After seeing the Feinstein bill for what it is -- an NSA wish list -- it's no wonder major technology companies sent a letter of applause to the bipartisan members of Congress behind the USA FREEDOM Act, which limits NSA surveillance and brings the surveillance programs out into the sunlight.

Since the rise of Facebook and social media in general, there's always been a pernicious myth that people no longer care about their privacy because of how much information they reveal online. Thankfully, the global reaction to the NSA's project to make privacy extinct shows just how very precious privacy remains to people, no matter where they call home or on what side of the political aisle they may sit.

Privacy isn't just a human right; it's essential for business. America's most dominant tech industries are already threatened with paying a very high price for the NSA's overreach, which Feinstein says she largely knew about, supported and enabled.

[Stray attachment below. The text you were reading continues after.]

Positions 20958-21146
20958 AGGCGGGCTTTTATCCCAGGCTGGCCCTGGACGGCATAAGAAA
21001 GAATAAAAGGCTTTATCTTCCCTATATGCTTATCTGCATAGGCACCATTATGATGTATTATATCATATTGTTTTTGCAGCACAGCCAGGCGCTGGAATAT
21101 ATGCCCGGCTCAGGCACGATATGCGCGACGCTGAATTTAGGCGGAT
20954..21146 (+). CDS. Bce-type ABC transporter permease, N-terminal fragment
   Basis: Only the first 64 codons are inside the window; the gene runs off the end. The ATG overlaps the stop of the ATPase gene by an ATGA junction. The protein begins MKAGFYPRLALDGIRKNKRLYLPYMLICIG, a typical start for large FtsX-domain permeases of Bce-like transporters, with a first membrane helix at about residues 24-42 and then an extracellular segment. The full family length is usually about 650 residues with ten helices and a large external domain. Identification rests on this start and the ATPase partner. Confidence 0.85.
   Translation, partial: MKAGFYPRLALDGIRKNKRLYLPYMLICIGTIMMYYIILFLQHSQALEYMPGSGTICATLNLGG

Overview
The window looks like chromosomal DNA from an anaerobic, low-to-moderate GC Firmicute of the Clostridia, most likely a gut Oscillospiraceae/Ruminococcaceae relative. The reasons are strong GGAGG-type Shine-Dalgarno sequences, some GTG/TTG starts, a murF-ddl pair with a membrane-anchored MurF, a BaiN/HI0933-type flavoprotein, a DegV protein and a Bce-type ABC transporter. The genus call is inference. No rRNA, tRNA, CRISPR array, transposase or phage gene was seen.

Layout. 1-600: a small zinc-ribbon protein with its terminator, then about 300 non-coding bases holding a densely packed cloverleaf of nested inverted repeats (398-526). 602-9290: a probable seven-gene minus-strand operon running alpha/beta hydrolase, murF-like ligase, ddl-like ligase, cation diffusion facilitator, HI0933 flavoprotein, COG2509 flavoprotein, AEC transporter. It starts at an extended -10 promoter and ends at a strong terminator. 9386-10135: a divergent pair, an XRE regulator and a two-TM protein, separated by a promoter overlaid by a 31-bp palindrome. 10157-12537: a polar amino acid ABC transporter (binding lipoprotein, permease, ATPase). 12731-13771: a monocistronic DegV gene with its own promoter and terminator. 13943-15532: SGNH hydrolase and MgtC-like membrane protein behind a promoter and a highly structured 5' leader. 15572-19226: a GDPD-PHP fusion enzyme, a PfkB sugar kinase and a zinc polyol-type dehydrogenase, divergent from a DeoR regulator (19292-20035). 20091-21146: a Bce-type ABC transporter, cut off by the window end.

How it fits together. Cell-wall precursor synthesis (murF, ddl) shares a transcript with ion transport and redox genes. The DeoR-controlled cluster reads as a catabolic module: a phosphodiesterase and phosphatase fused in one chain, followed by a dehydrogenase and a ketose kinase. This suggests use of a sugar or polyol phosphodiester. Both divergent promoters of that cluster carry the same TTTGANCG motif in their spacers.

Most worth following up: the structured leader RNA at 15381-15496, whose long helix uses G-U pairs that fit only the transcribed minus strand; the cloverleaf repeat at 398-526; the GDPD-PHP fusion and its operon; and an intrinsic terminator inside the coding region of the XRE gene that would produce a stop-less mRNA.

If Feinstein has her way, she won't only irreparably harm everyone's privacy rights, but also the nation's economic competitiveness globally. Talk about a lose-lose situation.

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I'm not trying to be disrespectful, but it would appear that a single sided view of the entire situation is being commented on. Civil matters, which are what ALCU very much supports, are invalid in certain cases. One must remember that the US Government may use and gather data, that is indeed necessary in many forms, as a matter of Security to protect its citizens. Security is not a civil matter in government use.

Unfortunate the argument cannot be in any way civil, in defense matters, rules of civil procedure prohibit it. Human Rights are rights as humans, would you agree? The NSA has not prevented any one person's human rights from being exercised. There has been no violation of civil rights of one person that has caused harm to a nation. NSA has not violated any civil rights because it is not a civil agency. Therefore the case cannot be valid.

The courts in the US under any umbrella of civil jurisdiction, cannot include on any level, a matter of national defense, the jurisdiction cannot be both civil and national. The constraints of laws in this area are not under the jurisdiction of Congress. Thus it would not provide ability to proceed in any level of a Congress Hearing. Since the NSA has not harmed the citizens in doing their job, whether or not a singular complaint exists, it provides no ability to proceed.